leadership team and over 450 staff to have the kind of conversation needed to effect the interest in inclusive music provision we wanted to develop.
In January 2022, I facilitated an all staff training day that was informally titled ‘Why I get out of bed’, and the aim was to get as many teachers as possible together (we got about 150) to describe what they saw as the purpose of their teaching, and the values that make a great teacher. The responses revealed that our teachers clearly already shared the values and purpose of our music service and they gave some inspiring examples of how they achieved the outcomes we were seeking on a daily basis. I took the results of this session and collated the responses into our revised HMS Teaching & Learning Standards which now forms the framework for how we will hold ourselves and each other accountable to our intended purpose – developed by our teachers, for our teachers.
In July 2022, HMS completed the first phase of an organisational structure change that was guided by the learning journey of a student as well as increasing the number of management roles needed to allow time for great conversations. The positive change this enabled was that instead of inclusion being something that a particular person or team was responsible for, it became a key factor in everyone’s work across all stages of the learning process.
The most important lesson I learnt over the last four years was that inclusion is everybody’s
responsibility and just like safeguarding, it needs to be a fundamental and clearly understood part of every single role at a music service or Hub – teachers, managers, operations, finance, HR,
administrators, leaders, board members and students (and any other role I haven’t mentioned!). A small but important element of this was to specify that equality, diversity and inclusion was a key responsibility in the job description for each role in the newly structured music team.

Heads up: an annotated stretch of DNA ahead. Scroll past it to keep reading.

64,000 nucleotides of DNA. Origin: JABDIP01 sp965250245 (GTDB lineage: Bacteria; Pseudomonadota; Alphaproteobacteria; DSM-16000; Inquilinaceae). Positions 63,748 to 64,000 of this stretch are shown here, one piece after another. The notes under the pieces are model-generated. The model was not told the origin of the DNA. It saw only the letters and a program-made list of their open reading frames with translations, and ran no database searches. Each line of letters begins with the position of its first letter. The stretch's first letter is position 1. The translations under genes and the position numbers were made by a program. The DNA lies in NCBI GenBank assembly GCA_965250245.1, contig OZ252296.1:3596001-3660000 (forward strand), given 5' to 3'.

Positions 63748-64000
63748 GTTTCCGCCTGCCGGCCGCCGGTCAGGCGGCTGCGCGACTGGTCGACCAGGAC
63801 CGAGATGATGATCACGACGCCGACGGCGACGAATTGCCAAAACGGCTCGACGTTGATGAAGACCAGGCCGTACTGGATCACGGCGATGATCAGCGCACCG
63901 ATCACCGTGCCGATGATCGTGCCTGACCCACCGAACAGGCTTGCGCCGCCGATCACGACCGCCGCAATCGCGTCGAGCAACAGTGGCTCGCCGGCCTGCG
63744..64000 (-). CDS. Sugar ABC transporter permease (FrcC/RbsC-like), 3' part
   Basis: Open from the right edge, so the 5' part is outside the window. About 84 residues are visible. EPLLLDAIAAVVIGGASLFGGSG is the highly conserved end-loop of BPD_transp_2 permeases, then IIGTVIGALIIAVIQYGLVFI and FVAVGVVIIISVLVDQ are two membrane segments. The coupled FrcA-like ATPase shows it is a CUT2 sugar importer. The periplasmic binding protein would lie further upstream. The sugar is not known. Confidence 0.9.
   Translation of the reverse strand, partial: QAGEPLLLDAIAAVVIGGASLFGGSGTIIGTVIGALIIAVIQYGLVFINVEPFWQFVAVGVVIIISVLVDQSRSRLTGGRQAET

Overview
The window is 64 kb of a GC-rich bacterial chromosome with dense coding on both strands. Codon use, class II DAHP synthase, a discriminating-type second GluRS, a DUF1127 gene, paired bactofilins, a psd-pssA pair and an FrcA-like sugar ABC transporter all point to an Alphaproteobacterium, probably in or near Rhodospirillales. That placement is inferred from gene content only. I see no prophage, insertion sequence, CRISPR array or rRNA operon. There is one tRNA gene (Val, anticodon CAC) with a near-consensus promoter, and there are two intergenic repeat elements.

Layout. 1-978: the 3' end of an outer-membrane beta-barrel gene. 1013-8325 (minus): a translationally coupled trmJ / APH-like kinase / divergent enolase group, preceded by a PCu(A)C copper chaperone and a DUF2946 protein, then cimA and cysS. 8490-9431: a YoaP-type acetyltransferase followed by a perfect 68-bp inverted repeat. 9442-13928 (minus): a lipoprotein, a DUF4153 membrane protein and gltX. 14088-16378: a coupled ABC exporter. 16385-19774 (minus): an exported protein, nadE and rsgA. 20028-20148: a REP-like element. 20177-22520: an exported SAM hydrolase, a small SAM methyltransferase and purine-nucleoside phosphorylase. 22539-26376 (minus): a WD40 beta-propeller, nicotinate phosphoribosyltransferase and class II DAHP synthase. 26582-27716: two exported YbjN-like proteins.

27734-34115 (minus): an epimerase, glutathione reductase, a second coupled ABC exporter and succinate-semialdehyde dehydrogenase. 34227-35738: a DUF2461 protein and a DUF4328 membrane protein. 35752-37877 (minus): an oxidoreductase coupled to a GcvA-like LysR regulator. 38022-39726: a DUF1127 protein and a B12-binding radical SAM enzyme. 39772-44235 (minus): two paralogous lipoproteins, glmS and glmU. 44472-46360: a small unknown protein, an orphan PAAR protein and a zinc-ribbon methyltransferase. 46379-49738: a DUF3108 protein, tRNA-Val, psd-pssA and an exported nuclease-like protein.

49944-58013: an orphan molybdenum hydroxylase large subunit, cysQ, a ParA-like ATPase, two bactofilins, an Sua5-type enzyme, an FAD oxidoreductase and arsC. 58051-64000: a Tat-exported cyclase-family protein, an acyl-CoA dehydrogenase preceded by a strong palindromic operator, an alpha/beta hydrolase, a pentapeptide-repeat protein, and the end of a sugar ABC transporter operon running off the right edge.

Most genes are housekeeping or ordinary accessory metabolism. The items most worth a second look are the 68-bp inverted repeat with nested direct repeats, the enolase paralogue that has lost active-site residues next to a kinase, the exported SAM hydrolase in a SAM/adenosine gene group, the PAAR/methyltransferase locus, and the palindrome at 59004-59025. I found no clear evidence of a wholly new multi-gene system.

For a while, adapted approaches to music education were championed solely, albeit passionately, by the small team of staff at HMS delivering the inclusive tuition or leading funded projects. There was a sense that inclusion was something that ‘specialist teachers’ did and everyone else was too busy with their normal lessons and ensembles to get involved. Many different teachers felt that inclusive music provision was a step too far given their time limitations – particularly during the COVID pandemic and our move to online learning that was in full swing at the time. The lesson we began to learn after January 2022 was that a teacher’s perception of what ‘inclusive teaching’ is became the main barrier to engaging more teachers in the work. As our staff began to gain the understanding that they’re already teaching in a values led and outcomes driven way, the more our teachers were able to see themselves as inclusive music teachers – not the ‘specialist’ experts they associated with the work previously. Case studies and peer-to-peer support networks enabled a lot of myth busting and rallied more teachers to the cause but we’ve still got a long way to go. A wise person told me recently that change is a journey, not a destination – and we still have much to learn from our colleagues in other services as well as our own staff.
Changing Tracks developed a strong community of practice and development in inclusion which will be vital to continue as we all adapt to the new Music Hubs and the revised NPME. I can’t wait to hit the ground running in September 2023 and attend the next series of Changing Tracks National Inclusion Strategy Group sessions planned during 2023-24.
With the support of both Music Mark and Youth Music, we will continue to convene the National
Inclusion Strategy Group of our peers to respond to developments in NPME, teacher-led research and coming together to share both successes and failures so we can learn from both!
As we all look to find more diverse income streams and investment, I will continue to advocate for working to advance inclusive, child-led learning opportunities with personal, social and emotional outcomes at its heart. For example, HMS now works with 10 different teams at the Local Authority which is now unlocking both grant funding and traded work that supports some of the county’s most vulnerable children and young people. It continues to demonstrate that an inclusive organisation is a resilient organisation and financial sustainability follows as a result.
The opportunity to learn from and support each other, identify key issues to be resolved and share the trials and tribulations of running a music service and/or Music Hub next year means we can improve the lives of more children and young people – and ultimately that’s why we do this job.
I hope to see you at a session in 2023-24 soon and good luck with all the other work between now and then!